Millen Brand (January 19, 1906 – March 19, 1980) was an American writer and poet. His novels Savage Sleep and The Outward Room, which addressed mental health institutions, were bestsellers in the 1960s and 1930s, respectively.
Life and Career
Millen was born in Jersey City, New Jersey into a working-class family and was of Pennsylvania German descent on his mother’s side. After graduating from Columbia University, he worked as a psychiatric aide and as a copywriter before accepting faculty posts at New York University and New Hampshire University. In 1937, he wrote his first and most famous novel, The Outward Room, based in part on his experience as a psychiatric aide. The novel was a bestseller and was adapted for Broadway as The World We Make. After establishing himself as a writer, he was able to acquire a post as a book editor for Crown Publishers.
While Millen viewed his move to New York City as an effective escape from his Pennsylvania Dutch heritage, he returned to the topic of the Pennsylvania Dutch late in life, writing the text to accompany George Tice's photographs for Fields of Peace: A Pennsylvania German Album, and Local Lives (1975), a book of poems about the Pennsylvania Dutch. He resided in Greenwich Village and on a small farm he owned in Bucks County, PA. He also taught writing at New York University and worked as a book editor for Crown Publishers.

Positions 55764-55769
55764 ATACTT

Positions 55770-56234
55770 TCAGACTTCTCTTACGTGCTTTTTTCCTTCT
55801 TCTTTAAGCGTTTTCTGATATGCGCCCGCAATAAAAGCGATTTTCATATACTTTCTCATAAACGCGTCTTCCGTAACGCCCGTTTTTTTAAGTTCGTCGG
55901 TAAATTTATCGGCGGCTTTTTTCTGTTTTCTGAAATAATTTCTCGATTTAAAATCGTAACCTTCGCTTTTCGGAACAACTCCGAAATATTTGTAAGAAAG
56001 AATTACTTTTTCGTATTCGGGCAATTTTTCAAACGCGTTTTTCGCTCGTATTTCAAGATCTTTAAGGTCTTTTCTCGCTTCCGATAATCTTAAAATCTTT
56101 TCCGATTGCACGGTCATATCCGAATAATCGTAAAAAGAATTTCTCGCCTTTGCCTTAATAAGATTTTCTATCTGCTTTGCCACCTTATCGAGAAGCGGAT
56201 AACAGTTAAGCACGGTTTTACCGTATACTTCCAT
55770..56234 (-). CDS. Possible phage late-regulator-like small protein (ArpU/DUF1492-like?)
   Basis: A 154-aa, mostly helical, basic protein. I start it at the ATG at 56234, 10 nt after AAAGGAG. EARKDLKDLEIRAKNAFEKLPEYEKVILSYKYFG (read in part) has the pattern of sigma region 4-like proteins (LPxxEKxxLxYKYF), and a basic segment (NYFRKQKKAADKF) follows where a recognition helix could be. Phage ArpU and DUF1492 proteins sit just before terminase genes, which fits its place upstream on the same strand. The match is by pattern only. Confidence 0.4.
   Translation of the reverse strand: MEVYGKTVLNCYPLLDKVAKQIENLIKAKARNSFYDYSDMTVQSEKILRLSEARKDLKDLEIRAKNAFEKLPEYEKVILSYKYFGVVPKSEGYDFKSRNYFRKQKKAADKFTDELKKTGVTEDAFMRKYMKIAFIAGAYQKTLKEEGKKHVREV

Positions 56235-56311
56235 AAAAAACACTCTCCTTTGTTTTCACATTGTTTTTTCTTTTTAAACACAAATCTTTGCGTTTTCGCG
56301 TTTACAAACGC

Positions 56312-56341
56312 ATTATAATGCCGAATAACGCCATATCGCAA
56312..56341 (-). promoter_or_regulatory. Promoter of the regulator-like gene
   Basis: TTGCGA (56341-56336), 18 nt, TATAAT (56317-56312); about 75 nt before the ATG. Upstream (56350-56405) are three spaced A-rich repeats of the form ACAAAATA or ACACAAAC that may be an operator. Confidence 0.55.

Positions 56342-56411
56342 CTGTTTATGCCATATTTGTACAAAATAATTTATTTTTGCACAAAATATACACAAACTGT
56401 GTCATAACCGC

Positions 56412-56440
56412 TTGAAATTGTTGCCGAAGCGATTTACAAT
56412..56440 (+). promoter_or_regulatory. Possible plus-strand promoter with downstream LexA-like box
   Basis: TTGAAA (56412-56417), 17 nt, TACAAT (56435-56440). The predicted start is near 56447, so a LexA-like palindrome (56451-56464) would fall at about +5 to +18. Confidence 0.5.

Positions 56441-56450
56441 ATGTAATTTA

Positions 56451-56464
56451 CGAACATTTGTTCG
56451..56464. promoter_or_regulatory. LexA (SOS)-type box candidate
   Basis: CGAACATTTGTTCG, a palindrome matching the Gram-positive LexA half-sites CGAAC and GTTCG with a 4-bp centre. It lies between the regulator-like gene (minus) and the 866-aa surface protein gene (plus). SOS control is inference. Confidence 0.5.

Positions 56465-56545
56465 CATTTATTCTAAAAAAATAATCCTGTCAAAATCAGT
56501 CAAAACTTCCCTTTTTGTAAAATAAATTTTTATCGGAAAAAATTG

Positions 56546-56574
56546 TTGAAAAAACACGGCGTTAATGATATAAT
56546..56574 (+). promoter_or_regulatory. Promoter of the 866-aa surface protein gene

He was nominated for an Oscar for Best Writing (Screenplay) in 1948 for The Snake Pit (with Frank Partos), an adaptation of Mary Jane Ward's novel, which, like his novel The Outward Room, involved confinement in a mental health institution.
Millen was active in the civil rights movement. He was forced to testify before Senator Joseph McCarthy. He also authored Peace March: Nagasaki to Hiroshima. Toward the end of his life, Brand was active in a movement to open up major poetry publications to writers of color and younger writers, through his friendship with the author June Jordan. Buried in Concord, Massachusetts, his gravestone is just a few steps from those of Emerson and Thoreau.